Wholemeal Sicilian Pizza with Pesto & Spinach
Having really enjoyed the wood fired Sicilian pizza (Sfincione) we made a few weeks ago (do check that out here), this time we’ve gone off piste a little with no anchovies (whaaaaatt!!) and a wholemeal dough base. Really delicious as proved by the fact there was barely any left. Here’s what we did – it takes a little time but let’s face it, we currently have plenty of that!
Wholemeal Sicilian Pizza with Pesto and Spinach
Feeds 2 greedy types (with some left over) or 3-4 normal people –
We made the dough over a few hours. It would be easy to make the dough in the morning and leave it all day for the evening. The addition of a roux may sound strange but it makes for a lighter, softer dough. This technique is particularly good for doughs with a lot of wholemeal flour as we mentioned in our Tangzhong blog.
For the roux:
- 25g white bread flour
- 100g water
For the Dough
- the roux
- 225g wholemeal flour
- 150g water (room temperature)
- 25ml olive oil (we use Spanish extra virgin olive oil from Las Chimeneas)
- 2g fast acting yeast
- 5g fine salt
- 10g caster sugar
- Olive oil for shaping
- 3 tbsp green pesto
- 150g fresh spinach (wilted in a little water and drained)
- 1 x 150g ball of mozzarella
- 30g grated parmesan
- 4 ripe tomatoes, thinly sliced
- Salt and Pepper
- Olive oil
- Begin by making the roux. Heat the flour and water in a pan over a medium heat whisking continuously. When the roux thickens and ceases to flow back together take it off the heat. Allow to cool before making the dough.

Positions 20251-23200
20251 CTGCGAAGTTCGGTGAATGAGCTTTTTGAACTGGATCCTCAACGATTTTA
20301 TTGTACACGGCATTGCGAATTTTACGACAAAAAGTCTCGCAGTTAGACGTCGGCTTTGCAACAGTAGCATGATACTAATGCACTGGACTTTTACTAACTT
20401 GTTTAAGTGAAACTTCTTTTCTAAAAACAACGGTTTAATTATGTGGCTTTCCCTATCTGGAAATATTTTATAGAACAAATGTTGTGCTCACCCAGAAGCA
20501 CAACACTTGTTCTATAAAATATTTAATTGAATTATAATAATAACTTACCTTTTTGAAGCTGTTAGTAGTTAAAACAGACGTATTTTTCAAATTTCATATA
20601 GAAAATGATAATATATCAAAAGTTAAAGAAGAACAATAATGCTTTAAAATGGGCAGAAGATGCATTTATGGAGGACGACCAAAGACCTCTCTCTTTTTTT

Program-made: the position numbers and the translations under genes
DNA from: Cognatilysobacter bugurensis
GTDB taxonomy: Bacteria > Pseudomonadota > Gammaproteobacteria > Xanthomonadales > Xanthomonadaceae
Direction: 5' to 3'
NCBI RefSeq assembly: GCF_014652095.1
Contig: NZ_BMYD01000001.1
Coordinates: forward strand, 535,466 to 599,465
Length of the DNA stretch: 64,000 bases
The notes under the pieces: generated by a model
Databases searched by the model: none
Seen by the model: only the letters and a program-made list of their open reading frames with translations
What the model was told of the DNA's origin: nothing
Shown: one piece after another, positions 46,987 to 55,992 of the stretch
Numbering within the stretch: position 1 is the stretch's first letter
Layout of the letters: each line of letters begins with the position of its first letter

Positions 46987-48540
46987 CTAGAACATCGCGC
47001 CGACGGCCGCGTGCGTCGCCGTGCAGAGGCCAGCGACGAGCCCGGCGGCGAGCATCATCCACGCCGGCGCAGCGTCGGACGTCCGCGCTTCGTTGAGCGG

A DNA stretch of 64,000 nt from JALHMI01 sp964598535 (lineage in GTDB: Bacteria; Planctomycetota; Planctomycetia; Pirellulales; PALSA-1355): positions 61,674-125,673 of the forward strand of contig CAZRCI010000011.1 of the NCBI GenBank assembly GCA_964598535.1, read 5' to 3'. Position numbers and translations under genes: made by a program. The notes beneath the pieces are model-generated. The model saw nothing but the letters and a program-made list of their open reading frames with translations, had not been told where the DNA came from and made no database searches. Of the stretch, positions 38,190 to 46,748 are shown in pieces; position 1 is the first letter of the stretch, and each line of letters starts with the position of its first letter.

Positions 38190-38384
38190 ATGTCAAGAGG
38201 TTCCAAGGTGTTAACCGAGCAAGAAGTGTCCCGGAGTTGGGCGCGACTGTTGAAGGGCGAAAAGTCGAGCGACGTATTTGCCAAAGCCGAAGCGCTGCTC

- Mix the cooled roux with the fresh flour, water, olive oil, yeast, salt and sugar. Use a dough scraper to mix everything vigorously until the mixture is lump free and well mixed. This dough can now be covered and left all day as a no knead dough. If you are around (as we were) give it 3 or 4 further mixes in the bowl during the day. This encourages yeast reproduction and will give an even lighter dough.
- 1 hour before you want to bake the dough, generously oil a baking tray with a raised edge (ours was 40cm x 26cm). Tip the dough onto the baking sheet and a little more oil on top of the dough. Note, the oil below is not just for lubrication. It will fry and crisp the underside of the pizza and add flavour; don’t hold back.
- Using your finger tips and palms press the dough so it begins to stretch out towards the edges of the tray. It will be quite elastic. The best technique is to work the dough a little then let it rest, then work it a little more.
- When the dough is almost fitting the tray cover it and let rest for 45 minutes. Heat the oven to 250C – or as hot as it will go if your oven doesn’t go that hot. You can also cook the sfincione in a wood fired oven – follow the instructions on our video here.
- Spread the pesto over the dough fairly evenly. Scatter the squeeze-dried wilted spinach and broken up mozzarella over the pesto. Grate parmesan over the top and then arrange tomatoes to cover everything. Season with salt and pepper and drizzle with a little more olive oil.
- Bake the pizza for about 20 minutes. (We baked it for 15 minutes in the tray then for 5 minutes directly on a perforated sheet in the oven to let the bottom dry out a little.)
- Cut it up and eat it while it’s hot. We had some left over which was also delicious cold for lunch the next day.